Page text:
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Volume 18, Number 1—January 2012

Research

Modeling Insights into Haemophilus influenzae Type b Disease, Transmission, and Vaccine Programs

Michael L. Jackson1Comments to Author , Charles E. Rose, Amanda Cohn, Fatima Coronado, Thomas A. Clark, Jay D. Wenger, Lisa Bulkow, Michael G. Bruce, Nancy E. Messonnier, and Thomas W. Hennessy
Author affiliations: Centers for Disease Control and Prevention, Atlanta, Georgia, USA

Main Article

Figure 1

Figure 1. Structure of Haemophilus influenzae type b (Hib) simulation model. Persons are born into the no-antibody, disease-susceptible state and can die in any of the model states. Hib-susceptible persons become colonized based on the force of infection (FOI), which is reduced by protection from low (VEL,C) or high (VEH,C) antibody levels. Persons colonized with Hib develop invasive disease, which is reduced by protection from low (VEL,D) or high (VEH,D) antibody levels. Colonized and diseased persons recover to the high-antibody, disease-susceptible state. As immunity wanes, susceptible persons move from high to low antibody and from low to no antibody. Some persons are vaccinated and move from no or low antibody states to the high antibody state. For the Alaska Native population, use of bacterial polysaccharide immunoglobulin (BPIG) starting at birth temporarily moves persons to an immune state; as BPIG wanes, immune persons return to the susceptible state. See Technical Appendix 1 for a formal description of the model structure.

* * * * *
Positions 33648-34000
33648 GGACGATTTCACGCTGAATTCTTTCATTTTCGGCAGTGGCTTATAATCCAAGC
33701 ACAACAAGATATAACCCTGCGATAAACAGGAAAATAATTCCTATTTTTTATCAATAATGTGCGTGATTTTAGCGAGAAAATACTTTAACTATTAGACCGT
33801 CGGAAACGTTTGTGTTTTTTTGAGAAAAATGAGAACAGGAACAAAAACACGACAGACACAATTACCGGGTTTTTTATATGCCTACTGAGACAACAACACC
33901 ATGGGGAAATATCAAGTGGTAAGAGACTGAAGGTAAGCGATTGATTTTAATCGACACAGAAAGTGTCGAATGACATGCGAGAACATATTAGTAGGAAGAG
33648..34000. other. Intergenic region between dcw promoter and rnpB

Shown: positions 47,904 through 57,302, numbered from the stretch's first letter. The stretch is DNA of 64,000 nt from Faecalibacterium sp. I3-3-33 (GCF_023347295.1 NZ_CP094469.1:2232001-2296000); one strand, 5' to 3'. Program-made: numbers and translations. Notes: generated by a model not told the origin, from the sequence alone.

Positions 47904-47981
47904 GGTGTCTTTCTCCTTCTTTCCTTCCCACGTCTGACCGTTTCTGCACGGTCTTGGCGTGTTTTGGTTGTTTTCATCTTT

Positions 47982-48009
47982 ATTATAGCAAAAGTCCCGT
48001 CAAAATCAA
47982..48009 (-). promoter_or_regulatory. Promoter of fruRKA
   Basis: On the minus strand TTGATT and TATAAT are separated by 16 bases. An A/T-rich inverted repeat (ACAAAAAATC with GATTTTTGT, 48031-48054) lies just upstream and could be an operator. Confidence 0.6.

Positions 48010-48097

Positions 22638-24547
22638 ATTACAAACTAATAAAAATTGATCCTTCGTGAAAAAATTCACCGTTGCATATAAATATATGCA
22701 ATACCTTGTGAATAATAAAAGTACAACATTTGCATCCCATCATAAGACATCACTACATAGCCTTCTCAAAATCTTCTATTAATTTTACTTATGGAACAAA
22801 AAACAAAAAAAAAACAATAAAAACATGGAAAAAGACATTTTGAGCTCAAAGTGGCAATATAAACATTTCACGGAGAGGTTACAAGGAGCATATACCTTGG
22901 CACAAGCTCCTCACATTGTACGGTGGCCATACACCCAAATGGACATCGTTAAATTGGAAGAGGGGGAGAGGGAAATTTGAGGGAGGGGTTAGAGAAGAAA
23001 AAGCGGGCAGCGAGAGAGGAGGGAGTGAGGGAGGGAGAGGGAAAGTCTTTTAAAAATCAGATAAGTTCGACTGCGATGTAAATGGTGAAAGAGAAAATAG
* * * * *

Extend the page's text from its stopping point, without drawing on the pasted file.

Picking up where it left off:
Main Article

1Current affiliation: Group Health Research Institute, Seattle, Washington, USA.

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